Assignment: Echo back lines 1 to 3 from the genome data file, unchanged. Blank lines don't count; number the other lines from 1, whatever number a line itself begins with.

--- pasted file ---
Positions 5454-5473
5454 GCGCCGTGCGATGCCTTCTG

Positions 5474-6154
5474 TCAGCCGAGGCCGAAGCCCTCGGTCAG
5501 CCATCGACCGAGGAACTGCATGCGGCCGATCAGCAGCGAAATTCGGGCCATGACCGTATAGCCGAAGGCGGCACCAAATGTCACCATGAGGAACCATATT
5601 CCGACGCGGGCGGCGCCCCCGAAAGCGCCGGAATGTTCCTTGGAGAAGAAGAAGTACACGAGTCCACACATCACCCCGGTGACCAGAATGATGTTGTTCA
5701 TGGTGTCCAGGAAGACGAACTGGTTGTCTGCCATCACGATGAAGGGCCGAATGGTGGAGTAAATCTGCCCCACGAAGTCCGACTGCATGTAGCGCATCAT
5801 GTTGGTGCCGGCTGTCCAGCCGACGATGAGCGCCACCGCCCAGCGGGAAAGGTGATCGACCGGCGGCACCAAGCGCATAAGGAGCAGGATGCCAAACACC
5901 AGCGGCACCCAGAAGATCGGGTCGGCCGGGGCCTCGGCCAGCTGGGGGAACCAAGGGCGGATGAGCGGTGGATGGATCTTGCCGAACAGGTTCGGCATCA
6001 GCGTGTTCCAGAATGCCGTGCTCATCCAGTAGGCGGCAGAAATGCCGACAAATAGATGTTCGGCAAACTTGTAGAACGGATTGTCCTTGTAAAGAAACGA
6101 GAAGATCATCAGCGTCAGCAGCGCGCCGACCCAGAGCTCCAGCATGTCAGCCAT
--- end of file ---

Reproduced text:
Positions 5454-5473
5454 GCGCCGTGCGATGCCTTCTG

Positions 5474-6154